You see, I,ve got this idea, that If I (at a reasonable rate) answer someone a little cranky, which usually is quite intelligent but by some kind of accident or sickness went out on a limb, they will become a litle less cranky, a little less sad, a little less dangerous.

And you know what, some of these dialogs become soo cool that I keep them as funny/deer/cool memories.

This happens maybe ones a year to me so it is not a big effort.

Take Care

Enjoy being wrong and you will do right

I have piled up quite a lot of the loop stuff, time to actually make it work. The stuff has grown and I need to start considering how the code should look like when using the machinery. I want to remove the dot in .+ .* and so on in the default mental model and instead use some kind of mark if you want to use the original function.

Actually variables V that contain generators comes in three mental models. (At least that's my conclusion)

1. V is updated at the locations they are defined in the loop, but values are collected wherever they are present if it is in a "return value position" - this should be the default in order to get loop of loops correct

2. V are updated whenever they are present in the evaluation paths if using these variables be sure to mark them with like ?V? or something (The question is if they are useful) but it is a mental model that is consistent

3. V has to explicitly be updated (so we should do a .V or something to mark them special) These Variables has it's uses but it is not that common

It is interesting to note that functions invocation has to be manipulated for cases like


   (f (sum V)  H K)
if the function has a switch like if or case statement (switching the next value evaluation between) you will get the wrong behavior so again you would like to translate this to

  (.let ((A (sum V))) ((f A H K))

As you all noticed the code I present here is not 100% working, actually they are more or less dysfunctional but that's ok, I usually spend the night correcting the mistakes. I consider it more important for my development to enter stuff into this diary than to keep it absolutely 100% correct. The thing is that it is a nice exercise to try formulate the abstractions floating in the head with words and it's a good creative stimulus.

I'm not happy with the parser examples but decided to push down the importance to perfect that development until I have a working copy of all the current ideas, cleaned it up, and release it under some project name. The code will be working but not especially useful because it's main purpose is to be a functional specification from which you can deduce unit-tests. Yes!, the specification documentation is code!

Cheers

Am I unique

Today I consider the idea of uniqueness of identities and mixing identities. Basically the problem is that for a set of objects I want to assign an identity or a set of identities so that construction of identities of combinations of the objects are fast enough and also give enough randomness to be used as keys. It is a good exercise to test out the generator framework and as always working gives inspiration.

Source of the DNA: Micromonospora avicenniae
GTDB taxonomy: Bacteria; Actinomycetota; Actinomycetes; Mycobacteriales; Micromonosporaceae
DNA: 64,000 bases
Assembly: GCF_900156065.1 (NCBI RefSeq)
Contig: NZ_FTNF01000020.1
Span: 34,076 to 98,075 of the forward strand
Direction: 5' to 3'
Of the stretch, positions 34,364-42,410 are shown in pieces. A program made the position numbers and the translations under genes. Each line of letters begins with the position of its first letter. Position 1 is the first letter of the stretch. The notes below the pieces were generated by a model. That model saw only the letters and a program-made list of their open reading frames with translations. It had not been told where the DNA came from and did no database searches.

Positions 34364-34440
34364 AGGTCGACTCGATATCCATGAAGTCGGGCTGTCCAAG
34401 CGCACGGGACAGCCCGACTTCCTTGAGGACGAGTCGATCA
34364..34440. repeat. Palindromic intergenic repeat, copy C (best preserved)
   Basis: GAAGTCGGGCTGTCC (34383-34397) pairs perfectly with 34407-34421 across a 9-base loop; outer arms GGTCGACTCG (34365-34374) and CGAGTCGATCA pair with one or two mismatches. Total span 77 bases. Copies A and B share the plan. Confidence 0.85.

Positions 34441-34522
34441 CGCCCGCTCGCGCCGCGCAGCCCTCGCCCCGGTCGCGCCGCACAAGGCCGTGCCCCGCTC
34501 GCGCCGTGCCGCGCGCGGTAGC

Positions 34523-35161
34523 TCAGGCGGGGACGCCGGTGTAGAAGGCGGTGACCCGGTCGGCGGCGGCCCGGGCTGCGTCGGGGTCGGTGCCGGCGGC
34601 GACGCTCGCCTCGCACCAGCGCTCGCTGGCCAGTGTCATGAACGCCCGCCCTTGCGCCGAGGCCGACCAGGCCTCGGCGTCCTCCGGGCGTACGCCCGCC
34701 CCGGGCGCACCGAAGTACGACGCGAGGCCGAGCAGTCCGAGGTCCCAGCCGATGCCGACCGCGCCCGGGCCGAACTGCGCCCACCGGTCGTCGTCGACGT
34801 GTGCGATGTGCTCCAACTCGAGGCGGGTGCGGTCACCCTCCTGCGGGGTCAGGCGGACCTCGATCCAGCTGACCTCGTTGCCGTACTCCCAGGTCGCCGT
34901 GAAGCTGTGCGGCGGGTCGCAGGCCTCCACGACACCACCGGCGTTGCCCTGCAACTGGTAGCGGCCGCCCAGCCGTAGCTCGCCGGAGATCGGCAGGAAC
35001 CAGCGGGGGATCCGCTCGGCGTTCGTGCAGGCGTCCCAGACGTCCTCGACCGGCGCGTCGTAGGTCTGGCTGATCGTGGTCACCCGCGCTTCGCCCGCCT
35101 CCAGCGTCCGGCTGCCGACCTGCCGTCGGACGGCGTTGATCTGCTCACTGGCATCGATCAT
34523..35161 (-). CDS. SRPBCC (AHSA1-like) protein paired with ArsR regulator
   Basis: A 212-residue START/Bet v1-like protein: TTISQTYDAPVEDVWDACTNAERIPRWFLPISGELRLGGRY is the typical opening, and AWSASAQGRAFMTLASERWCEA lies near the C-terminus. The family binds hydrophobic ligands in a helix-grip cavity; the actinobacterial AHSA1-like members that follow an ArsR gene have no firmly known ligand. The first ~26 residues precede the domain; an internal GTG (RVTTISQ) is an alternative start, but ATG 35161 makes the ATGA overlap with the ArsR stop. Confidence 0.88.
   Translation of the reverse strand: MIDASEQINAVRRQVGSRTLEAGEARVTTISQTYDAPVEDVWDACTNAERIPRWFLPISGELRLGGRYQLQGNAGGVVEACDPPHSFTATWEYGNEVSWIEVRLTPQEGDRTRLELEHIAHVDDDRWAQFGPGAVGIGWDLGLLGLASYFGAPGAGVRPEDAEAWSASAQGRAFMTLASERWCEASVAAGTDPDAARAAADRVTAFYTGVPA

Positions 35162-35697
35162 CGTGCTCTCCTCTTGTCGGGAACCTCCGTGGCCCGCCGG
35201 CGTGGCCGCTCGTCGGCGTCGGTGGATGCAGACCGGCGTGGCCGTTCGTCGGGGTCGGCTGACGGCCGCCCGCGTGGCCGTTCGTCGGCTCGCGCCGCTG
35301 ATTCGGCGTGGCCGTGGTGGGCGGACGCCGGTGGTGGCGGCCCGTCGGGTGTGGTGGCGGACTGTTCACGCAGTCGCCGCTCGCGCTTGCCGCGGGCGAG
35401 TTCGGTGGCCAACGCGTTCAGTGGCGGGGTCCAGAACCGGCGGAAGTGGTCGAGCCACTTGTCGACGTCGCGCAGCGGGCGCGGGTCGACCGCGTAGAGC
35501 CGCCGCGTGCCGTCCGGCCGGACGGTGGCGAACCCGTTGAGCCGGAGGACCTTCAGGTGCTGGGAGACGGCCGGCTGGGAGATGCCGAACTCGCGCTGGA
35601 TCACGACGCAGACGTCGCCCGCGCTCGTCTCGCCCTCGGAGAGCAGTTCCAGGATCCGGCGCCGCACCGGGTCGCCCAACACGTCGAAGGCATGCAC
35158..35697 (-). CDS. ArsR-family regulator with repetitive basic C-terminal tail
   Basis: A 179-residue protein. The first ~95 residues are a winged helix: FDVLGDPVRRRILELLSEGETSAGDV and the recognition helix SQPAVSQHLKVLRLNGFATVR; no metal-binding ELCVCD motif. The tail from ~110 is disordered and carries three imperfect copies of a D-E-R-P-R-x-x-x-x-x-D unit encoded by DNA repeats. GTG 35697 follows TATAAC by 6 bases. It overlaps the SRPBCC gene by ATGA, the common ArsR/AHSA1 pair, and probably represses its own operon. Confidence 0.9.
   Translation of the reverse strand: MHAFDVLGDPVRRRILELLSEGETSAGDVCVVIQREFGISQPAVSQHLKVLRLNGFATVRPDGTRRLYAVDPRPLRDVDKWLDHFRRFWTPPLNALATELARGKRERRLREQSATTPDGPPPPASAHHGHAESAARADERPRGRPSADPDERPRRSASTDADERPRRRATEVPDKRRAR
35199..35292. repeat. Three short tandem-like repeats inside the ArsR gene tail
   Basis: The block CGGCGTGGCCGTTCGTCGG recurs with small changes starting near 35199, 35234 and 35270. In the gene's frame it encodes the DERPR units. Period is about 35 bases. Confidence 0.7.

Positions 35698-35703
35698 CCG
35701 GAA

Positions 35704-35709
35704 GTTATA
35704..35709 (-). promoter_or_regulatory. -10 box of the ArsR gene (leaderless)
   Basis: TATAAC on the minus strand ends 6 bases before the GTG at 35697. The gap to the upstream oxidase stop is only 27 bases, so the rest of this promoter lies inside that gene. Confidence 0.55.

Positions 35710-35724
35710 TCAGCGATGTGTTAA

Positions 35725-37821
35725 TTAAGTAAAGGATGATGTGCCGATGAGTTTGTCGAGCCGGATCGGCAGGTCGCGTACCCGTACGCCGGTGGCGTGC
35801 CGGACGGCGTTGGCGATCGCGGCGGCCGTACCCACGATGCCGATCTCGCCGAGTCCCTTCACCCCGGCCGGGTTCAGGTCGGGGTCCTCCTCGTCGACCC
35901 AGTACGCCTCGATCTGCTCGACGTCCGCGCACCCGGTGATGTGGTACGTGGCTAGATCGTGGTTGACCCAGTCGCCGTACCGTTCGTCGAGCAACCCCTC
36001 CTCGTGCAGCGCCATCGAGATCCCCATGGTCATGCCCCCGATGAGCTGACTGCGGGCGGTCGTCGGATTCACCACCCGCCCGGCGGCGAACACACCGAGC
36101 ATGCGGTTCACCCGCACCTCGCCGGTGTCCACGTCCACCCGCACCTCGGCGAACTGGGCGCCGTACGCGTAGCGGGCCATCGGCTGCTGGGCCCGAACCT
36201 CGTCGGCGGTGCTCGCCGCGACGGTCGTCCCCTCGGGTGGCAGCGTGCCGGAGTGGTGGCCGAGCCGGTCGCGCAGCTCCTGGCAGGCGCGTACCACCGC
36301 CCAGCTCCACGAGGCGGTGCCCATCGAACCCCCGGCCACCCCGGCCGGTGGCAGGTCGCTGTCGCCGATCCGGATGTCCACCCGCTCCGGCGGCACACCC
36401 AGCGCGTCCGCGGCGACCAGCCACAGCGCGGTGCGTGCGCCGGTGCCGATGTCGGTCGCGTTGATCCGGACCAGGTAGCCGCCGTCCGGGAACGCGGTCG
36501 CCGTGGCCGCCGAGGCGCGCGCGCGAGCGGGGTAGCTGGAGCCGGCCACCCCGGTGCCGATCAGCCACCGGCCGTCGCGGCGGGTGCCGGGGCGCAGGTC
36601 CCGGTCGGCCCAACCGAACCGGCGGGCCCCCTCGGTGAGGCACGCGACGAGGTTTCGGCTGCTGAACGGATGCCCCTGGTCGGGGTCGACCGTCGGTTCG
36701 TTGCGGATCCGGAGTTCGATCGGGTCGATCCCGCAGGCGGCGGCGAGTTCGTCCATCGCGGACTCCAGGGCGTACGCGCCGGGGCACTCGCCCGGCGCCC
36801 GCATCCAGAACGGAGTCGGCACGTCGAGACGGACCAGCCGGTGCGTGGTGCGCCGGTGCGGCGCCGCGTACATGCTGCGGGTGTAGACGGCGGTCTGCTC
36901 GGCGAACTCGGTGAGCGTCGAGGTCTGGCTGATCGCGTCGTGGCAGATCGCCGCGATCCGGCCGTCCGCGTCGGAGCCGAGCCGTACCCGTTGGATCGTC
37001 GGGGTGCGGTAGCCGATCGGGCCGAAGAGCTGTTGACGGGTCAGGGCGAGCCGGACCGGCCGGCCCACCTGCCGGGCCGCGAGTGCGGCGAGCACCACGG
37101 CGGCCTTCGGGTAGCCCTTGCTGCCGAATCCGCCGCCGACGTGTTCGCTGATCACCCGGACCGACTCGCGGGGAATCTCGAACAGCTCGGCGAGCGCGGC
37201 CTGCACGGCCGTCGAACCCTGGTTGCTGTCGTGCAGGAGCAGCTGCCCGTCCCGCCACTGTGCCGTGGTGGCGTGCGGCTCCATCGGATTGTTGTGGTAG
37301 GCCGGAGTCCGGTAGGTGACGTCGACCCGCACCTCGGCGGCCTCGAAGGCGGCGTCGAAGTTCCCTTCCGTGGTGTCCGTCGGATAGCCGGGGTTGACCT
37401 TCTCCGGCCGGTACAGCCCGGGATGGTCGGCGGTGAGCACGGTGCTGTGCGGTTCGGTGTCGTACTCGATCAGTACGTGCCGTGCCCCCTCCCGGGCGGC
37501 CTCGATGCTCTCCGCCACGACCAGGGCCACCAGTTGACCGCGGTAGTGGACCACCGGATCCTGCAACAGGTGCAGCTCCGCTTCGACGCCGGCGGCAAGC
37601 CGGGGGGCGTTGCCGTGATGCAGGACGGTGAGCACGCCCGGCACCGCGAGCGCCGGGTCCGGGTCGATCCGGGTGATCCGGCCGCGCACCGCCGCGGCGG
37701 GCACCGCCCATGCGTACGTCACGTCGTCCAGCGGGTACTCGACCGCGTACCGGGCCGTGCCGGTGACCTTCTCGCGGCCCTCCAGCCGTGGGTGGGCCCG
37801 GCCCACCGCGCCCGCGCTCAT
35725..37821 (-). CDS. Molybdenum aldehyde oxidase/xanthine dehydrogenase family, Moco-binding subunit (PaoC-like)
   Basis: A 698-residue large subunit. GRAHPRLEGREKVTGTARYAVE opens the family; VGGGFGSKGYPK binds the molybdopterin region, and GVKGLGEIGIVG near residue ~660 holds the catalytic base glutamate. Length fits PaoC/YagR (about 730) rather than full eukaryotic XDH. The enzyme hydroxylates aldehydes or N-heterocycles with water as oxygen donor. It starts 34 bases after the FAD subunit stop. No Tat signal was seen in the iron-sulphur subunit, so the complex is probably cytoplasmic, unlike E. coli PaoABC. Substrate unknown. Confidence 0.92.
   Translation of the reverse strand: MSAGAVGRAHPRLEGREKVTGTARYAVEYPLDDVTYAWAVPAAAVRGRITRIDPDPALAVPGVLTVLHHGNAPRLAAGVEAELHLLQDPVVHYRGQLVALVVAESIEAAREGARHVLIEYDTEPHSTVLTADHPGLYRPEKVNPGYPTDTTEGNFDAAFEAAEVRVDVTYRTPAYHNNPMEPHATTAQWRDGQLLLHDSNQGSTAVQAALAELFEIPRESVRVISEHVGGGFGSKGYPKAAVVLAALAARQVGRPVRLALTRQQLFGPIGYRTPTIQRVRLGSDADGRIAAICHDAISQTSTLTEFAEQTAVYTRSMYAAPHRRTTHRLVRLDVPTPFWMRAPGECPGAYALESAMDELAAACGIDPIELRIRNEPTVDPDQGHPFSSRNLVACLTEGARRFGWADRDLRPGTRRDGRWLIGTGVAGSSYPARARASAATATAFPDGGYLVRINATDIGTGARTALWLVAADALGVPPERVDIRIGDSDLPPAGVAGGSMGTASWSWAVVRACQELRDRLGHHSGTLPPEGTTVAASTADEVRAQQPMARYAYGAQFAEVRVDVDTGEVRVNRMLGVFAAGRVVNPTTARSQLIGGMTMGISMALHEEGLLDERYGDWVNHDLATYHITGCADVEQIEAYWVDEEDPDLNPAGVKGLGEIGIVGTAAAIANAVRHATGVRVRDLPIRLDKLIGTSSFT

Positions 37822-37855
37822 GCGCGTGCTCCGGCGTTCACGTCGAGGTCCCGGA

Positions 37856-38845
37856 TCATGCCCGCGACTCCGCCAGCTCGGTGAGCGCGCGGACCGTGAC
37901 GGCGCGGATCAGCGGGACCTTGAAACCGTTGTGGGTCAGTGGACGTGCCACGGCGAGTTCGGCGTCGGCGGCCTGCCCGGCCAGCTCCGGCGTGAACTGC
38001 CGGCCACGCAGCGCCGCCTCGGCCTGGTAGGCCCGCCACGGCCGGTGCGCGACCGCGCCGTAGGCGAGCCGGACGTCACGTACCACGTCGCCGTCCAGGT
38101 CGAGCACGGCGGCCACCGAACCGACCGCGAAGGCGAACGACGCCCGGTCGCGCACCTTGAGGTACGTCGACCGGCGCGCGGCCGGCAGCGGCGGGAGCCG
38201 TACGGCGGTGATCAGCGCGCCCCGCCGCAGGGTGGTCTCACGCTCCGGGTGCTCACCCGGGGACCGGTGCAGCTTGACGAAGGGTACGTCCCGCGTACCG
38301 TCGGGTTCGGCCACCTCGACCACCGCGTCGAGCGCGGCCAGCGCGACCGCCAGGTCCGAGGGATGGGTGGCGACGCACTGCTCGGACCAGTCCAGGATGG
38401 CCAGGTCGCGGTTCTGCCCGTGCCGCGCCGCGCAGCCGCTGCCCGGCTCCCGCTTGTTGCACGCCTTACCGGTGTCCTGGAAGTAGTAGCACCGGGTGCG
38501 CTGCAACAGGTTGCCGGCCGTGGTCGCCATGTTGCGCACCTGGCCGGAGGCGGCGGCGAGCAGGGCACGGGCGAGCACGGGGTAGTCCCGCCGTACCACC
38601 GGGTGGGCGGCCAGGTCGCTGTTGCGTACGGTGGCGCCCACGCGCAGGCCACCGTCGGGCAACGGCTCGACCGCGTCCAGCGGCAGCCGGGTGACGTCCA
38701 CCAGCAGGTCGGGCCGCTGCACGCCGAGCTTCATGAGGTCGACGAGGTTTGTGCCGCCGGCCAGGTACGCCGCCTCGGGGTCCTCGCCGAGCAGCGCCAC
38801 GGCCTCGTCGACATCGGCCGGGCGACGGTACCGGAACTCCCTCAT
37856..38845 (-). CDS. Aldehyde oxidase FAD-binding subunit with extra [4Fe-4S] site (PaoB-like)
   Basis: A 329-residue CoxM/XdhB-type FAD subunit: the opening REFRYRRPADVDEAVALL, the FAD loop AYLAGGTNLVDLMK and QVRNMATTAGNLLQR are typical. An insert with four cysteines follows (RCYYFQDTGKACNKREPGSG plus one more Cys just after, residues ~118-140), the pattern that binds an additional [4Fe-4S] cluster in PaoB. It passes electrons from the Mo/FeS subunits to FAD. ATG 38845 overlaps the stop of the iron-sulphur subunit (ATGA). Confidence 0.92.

So the first question you should ask is do I need to guarantee uniqueness? Can I assume that collisions will be negligible. Sometimes clashes is rare and a cheap extra check at the end of the analysis can be used to verify correctness of the analysis and in the minuscule number of clash cases a mitigating strategy can be used.

Hmm, assume that we have objects X1,X2,... and identities I1,I2,... What I'm wondering is if one can use random double precision numbers between in [0.1,0.9] as identities. Then the combination [X1,X2] could be build by simply use (R * X1 + (1-R)*X2), with =.1<R>0.9 a random double. This is rather fast to compute and should mix well and a key should be possible to extract from this operation. Anyone knows about the properties of such an approach?

Here is another approach where clashes do not happen for correct choices of p and q which also has the potential to mix well.


    q**(k1*k2*k3..km) mod p,  
if you are going to mix X:s and Y:s (X x Y) you could generate identities q**i mod p, for X and q**(k1*i) mod p, for Y and just multiply the identities modulo p to get new identities. This could mix well, lets happily hack some generators for this...


(define id-gen
  K -> (mlet ((N   (for X in (li K) (mul X)))
	      (P   (get-prime N))
	      (Q   (MOD (get-prime (* 100 N)) P))
	      (R   (for X in (li K) 
                      (mk-ar (.powmod Q ** (mul X 1..) 
                           mod P)))))


[P (slet ((N (for X in (ar R) (mk-ar X)))) (mk-g [(/. IS (for I in (li IS) (coll (.NTH N I)))) (sig IS (for I in (li IS) (.SETF (.ELT R I) (.MOD (.* (.ELT N I) (.ELT R I)) P)))) (/. IS (for I in (li IS) (coll (.NTH N I)))) (/. _ (setok)) |(pop-like)]))])

The input K is a list that describes the number of objects in each channel (number of X:s , number of Y:s) and so on. N is simply the total number of combinations-. P will be a prime larger then N according to some method (like the first one) Q is just another prime number (we assume that P >> 100 here) R will be q**1, q**k1, q**(k1*k2),... not including N. The 1.. in mul tells the transformer to start from 1.., eg 1, k1, k1*k2, etc. powmod is just a function to quickly evaluate q**k (g**k = q**(k/2) * q**(k/2)).

The slet is a let construct that allows the value of N to be pop and pushable e.g. internal state. N just initializes to a copy of R. mk-g will generate the generator (this is poor mans object system but it's prototyping so I don't care very much and the functionality is similar) Now the list should be a list of lambdas according to 1. get the value e.g. the identity and we have a selector here that picks up the correct identity channel (identity for X or for Y). 2. finding the next value. just updates q^(i*k) -> q^/(++i k) mod p. Sig is a macro mainly introduce code so that we only take the next value ones in each iteration. the third one is the final value and the fourth is the construct to make sure the updating is correct. and the rest is basically memory management. Not a perfect interface but you never get it right if you do not try.